After a few summer months of fishing icy streams amid the clouds, dashing here and there along the highways of the warming front slope of the Rockies, it was time to slow down a bit and try to relax and begin thinking about fall and book deadlines and gathering info and sitting down in that chair and actually writing books again. It was time for all this. The calendar said so. But an internal clock within me always sees and hears the intoxicating yellow applause of faraway aspen stands with a sense that something is dying inside of me -- the end of something I love. I'd seen a single aspen tree bursting yellow inside a cluster, and I felt a bittersweet pinprick upon the inside my heart. It was coming.
Another Laura Li Trout!
A close and generous friend invited Laura and I to stay at one of his cottages in New Mexico at the headwaters of the Brazos River. I've stayed there before with a large clan of friends and strangers who became friends, all of us bullshitting it up like champions, and I, snapping photos and all of us trying our hardest never to talk rot, and not to speak of better places in the world than where we were right then and there, and certainly never to speak of leaving, for this sort of talk is sin, and as everyone knows there can be no sin upon the river, for the water is constantly washing it away. So here, we are all clean and can be in heaven for just a little while.
This place we went, the Brazos River Ranch, it is truly a heaven of sorts, and when I'm there I feel alive and yet somehow constantly aware that a place like that cannot be real unless one stops breathing for a long period of time. So, at times, when I am not able to think of good things, it does not exist. And yet, a man should want to live there and die there all the same. The streams are quiet, moving and whispering through a silent grassland with the immeasurable sound of a beautiful lover slowly turning over in a warm bed in winter after a pleasant dream, and it's here that I know I can get my Laura casting well enough to fat fish in the wide river, and casting to brash, wild trout in the tributaries, that maybe she can cast to and land her first honest to God trout all on her own.
I helped at first. She is innocent and wise at the same time about all this, and she has caught plenty of trout on the streams we've walked in side-by-side, but has never quite completed the entire sacred cycle all on her own -- reading the water, casting line, the epic battle, a graceful landing, and finally the gentle release. There has always been an intervention on my part during at least one stage of that cycle, either for the benefit of Laura, or for the fish. But it was time. The calendar said so. And while fishing up a particularly favorite stretch, I walked away and allowed her the freedom to breathe uninhibited and cast without scrutinous eyes upon her, without the fear or shame of hanging up or casting imperfectly or not knowing where or how to stand upon the riveredge, or what to do when a fish splashes at her fly and to keep calm and just... be.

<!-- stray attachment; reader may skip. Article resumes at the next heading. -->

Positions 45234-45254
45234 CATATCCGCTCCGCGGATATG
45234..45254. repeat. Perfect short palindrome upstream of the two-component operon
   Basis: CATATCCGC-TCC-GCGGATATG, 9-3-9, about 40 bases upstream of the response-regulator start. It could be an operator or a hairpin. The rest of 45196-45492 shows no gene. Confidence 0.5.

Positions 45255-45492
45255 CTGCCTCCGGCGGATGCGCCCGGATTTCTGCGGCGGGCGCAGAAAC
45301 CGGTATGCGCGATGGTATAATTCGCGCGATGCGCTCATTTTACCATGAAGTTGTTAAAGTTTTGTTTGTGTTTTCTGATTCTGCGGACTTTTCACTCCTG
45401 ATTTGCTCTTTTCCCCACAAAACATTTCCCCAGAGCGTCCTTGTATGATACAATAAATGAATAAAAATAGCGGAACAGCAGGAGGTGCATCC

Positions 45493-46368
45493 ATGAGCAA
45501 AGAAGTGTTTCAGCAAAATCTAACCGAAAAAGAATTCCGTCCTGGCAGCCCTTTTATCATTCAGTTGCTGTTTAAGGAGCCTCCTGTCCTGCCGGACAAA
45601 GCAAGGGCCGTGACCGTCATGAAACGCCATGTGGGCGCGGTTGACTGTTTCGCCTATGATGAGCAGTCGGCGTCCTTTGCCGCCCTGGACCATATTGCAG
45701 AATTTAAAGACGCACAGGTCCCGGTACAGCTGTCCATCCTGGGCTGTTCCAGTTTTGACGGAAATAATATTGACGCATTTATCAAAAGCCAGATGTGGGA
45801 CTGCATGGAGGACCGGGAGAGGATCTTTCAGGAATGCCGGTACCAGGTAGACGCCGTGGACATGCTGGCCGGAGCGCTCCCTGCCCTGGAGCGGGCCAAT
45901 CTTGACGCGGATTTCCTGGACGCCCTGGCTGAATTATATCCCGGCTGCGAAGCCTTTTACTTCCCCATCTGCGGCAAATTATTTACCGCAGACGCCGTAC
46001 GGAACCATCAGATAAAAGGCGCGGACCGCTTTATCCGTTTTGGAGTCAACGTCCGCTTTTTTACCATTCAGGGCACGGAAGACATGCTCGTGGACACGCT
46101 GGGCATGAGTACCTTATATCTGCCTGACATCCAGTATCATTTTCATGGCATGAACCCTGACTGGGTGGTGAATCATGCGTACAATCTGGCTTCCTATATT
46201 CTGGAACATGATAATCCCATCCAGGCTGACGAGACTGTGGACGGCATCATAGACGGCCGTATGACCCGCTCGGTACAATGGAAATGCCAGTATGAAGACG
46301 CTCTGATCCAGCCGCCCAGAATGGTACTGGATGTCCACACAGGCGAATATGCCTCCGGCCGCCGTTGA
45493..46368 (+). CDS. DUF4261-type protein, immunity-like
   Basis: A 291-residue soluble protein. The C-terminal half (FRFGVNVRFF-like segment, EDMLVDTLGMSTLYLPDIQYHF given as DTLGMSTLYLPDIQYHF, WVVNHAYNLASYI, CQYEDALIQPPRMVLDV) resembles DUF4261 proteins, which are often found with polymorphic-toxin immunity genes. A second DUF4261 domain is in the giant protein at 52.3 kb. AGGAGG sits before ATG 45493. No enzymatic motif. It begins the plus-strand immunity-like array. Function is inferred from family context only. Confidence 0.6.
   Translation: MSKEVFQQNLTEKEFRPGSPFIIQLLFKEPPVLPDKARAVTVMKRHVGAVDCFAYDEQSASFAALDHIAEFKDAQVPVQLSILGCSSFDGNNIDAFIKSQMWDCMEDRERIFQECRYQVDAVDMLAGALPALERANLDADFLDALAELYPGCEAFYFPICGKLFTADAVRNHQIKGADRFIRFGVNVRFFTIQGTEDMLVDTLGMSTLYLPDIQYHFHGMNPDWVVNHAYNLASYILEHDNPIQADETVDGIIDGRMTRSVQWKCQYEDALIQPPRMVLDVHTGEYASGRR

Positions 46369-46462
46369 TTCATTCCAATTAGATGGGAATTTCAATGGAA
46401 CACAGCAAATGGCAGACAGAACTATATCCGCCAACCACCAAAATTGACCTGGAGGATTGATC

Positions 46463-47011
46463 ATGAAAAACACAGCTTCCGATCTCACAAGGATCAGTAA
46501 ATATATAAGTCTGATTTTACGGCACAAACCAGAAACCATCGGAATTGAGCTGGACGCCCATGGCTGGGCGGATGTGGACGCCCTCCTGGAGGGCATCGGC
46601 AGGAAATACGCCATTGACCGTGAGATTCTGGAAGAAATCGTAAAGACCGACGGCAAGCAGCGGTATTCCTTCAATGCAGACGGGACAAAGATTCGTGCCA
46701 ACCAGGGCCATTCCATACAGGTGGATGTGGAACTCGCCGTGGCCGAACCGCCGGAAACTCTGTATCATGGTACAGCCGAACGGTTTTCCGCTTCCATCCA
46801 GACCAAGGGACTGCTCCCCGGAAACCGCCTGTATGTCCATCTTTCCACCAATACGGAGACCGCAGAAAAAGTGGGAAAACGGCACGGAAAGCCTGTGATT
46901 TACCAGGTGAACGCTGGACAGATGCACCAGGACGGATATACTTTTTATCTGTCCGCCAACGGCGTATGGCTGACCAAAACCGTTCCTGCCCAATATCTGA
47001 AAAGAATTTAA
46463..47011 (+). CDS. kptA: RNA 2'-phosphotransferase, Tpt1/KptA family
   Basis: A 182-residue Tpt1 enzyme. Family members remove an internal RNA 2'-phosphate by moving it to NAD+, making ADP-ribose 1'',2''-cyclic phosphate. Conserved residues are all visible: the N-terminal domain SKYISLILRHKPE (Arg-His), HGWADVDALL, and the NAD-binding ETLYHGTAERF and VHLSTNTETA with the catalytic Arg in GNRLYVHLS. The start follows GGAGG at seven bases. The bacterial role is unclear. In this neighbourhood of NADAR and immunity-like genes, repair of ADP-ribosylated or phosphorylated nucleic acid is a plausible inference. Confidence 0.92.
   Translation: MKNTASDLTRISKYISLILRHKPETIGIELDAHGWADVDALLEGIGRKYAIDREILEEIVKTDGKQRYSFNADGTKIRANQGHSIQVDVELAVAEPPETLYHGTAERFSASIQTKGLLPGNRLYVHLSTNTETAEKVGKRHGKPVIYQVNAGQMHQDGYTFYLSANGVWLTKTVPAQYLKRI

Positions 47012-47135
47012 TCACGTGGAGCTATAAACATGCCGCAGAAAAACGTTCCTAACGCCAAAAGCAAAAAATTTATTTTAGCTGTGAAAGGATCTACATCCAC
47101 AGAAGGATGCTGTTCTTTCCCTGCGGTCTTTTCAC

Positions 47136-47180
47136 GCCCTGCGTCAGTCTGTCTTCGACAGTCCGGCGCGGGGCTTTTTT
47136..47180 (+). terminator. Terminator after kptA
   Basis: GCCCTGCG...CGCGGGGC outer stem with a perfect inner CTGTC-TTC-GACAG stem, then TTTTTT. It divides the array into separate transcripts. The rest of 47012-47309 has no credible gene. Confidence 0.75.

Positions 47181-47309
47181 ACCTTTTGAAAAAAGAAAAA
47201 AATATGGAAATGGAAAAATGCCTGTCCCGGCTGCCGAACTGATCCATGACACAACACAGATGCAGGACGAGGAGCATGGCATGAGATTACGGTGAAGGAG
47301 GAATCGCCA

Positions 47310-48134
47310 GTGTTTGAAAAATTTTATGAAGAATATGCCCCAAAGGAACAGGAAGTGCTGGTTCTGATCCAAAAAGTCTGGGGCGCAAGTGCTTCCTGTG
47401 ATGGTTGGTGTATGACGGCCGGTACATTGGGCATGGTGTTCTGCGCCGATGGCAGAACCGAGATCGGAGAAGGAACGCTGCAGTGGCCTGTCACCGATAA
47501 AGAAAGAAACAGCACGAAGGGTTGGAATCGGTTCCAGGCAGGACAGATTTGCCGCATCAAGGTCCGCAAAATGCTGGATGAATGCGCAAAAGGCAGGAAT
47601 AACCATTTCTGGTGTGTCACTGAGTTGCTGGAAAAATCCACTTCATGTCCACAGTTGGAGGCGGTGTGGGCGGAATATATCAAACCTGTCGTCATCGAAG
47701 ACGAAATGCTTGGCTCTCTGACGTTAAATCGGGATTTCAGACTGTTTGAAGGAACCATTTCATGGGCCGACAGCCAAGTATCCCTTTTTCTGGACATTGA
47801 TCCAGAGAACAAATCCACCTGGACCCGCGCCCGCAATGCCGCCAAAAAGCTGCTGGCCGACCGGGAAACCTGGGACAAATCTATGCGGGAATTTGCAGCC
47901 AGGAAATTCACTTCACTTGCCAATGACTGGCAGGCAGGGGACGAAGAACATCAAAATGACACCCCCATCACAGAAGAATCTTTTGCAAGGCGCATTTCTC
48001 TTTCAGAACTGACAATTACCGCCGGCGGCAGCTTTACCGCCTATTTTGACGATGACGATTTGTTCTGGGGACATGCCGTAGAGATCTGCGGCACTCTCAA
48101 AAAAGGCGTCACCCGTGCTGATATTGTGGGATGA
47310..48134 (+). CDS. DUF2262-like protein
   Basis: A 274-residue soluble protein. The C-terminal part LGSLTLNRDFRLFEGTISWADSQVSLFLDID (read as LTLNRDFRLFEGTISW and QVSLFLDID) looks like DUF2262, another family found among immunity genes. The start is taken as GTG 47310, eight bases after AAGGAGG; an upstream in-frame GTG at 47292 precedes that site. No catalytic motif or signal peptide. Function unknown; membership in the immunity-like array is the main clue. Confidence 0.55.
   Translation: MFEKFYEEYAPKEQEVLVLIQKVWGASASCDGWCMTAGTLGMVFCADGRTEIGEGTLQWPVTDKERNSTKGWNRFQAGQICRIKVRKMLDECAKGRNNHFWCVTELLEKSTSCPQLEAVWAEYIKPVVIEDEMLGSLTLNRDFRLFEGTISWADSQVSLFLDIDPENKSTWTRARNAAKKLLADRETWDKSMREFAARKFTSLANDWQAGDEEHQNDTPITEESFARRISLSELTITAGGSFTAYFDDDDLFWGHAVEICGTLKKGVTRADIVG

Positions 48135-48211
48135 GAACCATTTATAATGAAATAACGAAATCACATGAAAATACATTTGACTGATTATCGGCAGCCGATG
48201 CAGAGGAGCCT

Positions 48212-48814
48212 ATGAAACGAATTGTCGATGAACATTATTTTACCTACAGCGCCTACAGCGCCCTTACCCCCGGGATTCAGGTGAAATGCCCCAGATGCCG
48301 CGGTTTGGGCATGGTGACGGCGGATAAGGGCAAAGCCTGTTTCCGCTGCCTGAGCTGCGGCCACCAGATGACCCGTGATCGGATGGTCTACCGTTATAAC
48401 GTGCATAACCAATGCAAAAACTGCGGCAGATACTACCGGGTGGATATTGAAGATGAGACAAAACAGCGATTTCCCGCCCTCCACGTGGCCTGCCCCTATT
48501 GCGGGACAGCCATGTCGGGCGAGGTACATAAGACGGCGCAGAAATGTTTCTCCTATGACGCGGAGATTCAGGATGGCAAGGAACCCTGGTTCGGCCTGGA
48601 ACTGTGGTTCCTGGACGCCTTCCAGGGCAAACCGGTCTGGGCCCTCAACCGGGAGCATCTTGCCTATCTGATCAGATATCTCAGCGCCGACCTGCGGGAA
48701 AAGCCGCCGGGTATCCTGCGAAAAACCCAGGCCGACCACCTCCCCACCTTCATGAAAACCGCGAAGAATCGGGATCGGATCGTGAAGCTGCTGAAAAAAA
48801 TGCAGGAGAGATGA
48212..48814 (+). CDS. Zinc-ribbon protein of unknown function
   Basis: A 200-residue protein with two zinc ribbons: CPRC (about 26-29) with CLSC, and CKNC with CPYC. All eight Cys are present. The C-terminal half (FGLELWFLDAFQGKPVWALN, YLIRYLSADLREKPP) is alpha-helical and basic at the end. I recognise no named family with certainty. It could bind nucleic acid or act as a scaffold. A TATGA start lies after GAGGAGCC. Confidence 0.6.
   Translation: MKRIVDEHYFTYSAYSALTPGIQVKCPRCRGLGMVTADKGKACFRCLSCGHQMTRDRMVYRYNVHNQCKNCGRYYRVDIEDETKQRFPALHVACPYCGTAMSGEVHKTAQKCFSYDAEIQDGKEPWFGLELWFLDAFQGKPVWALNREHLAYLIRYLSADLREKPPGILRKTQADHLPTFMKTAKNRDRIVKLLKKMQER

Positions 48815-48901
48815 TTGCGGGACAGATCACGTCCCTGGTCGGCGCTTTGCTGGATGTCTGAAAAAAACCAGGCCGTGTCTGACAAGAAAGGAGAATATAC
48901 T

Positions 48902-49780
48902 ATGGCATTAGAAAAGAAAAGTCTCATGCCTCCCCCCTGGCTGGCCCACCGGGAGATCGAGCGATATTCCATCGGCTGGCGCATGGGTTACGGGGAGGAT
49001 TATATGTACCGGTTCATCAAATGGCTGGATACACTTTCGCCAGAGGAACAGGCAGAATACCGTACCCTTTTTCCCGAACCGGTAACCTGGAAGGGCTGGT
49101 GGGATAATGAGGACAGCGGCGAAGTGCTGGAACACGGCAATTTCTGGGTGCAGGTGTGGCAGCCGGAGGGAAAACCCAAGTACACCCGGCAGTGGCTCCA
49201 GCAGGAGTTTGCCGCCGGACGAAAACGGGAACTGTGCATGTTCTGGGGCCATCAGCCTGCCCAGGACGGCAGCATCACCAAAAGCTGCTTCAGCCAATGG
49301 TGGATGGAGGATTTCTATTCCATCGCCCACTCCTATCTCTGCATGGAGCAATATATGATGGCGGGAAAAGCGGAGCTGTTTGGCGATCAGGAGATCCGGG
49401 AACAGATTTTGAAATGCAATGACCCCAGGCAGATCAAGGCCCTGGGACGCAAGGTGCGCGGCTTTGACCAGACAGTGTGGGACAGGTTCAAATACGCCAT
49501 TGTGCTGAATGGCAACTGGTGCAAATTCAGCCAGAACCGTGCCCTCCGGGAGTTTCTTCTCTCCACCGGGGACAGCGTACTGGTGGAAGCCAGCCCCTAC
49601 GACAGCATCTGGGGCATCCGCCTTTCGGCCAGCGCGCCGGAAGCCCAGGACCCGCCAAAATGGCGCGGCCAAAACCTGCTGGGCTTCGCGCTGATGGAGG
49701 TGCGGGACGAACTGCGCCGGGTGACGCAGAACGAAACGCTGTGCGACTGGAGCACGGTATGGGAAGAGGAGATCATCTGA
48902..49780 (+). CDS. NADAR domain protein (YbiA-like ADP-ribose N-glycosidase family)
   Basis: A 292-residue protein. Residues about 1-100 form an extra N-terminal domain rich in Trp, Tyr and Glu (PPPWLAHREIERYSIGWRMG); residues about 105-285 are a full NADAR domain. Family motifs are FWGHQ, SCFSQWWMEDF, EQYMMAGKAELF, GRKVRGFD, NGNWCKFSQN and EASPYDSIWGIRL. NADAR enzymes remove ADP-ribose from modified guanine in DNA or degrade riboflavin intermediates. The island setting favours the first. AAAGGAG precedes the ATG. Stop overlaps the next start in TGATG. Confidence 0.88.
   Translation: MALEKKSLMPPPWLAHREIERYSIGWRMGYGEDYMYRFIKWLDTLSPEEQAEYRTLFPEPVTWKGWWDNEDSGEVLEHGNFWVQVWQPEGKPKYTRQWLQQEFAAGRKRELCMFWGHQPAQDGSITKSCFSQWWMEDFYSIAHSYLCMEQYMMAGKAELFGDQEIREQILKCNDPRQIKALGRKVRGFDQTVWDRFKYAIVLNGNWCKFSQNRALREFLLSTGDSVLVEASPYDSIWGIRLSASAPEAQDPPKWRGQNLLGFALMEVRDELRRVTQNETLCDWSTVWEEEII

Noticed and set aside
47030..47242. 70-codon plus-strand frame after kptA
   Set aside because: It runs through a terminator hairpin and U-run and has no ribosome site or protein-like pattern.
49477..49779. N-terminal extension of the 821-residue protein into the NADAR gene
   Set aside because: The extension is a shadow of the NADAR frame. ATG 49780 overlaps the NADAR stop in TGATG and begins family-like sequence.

Much of fly fishing is instinctive, so it was time for me to let the primate cavewoman in her out, to live in the light of that gorgeous day, just to see what might happen.
There was a curious ferret with a black tail popping in and out of a hole near where we were. And a thick chested prong-horn antelope seemed to be witnessing humans for the first time nearby, and it didn't know whether to trust us or if we might slaughter it, whether or not to bolt away or to nuzzle at the leafy tendrils sprouting from the ground as it had been doing before we appeared, eventually deciding to trot over the hill and out of sight. And a mesmerizing plunge-fall echoed through the corridor of this canyon upstream of us, and I found myself taken from the earth and put back again by the hand of God, only then recognizing the significant beauty of a world untouched and without the fingerprints of man upon the sides of buildings and the angularness of every street corner and the loud panic rush of life on the outside, beyond of the fences of this place.
Here, there are no right angles, except decisions, and so I wandered upstream like a lost child in a crowd, giving Laura Li space enough to live in a heaven unknown to her until that moment when she'd finally done it, pulling her bowed rod up to the cutbank where she stood, bringing to her side a fish of such magnificent color and patterns that they could only be the fingerprints of God upon its glistening back. Her smile spoke every word of the book. I was allowed to witness beauty from this distance, and again, I snapped pictures to capture this in time, to freeze heaven, so that I might reflect upon this moment someday down the long hallways of my future when I'm lying in a bed and maybe my mind isn't as clear as today and the wrinkles upon my face wear like the beat lines of an ancient map and I just want to remember what it will be like to close my eyes, and go home.
Another Laura Li Trout!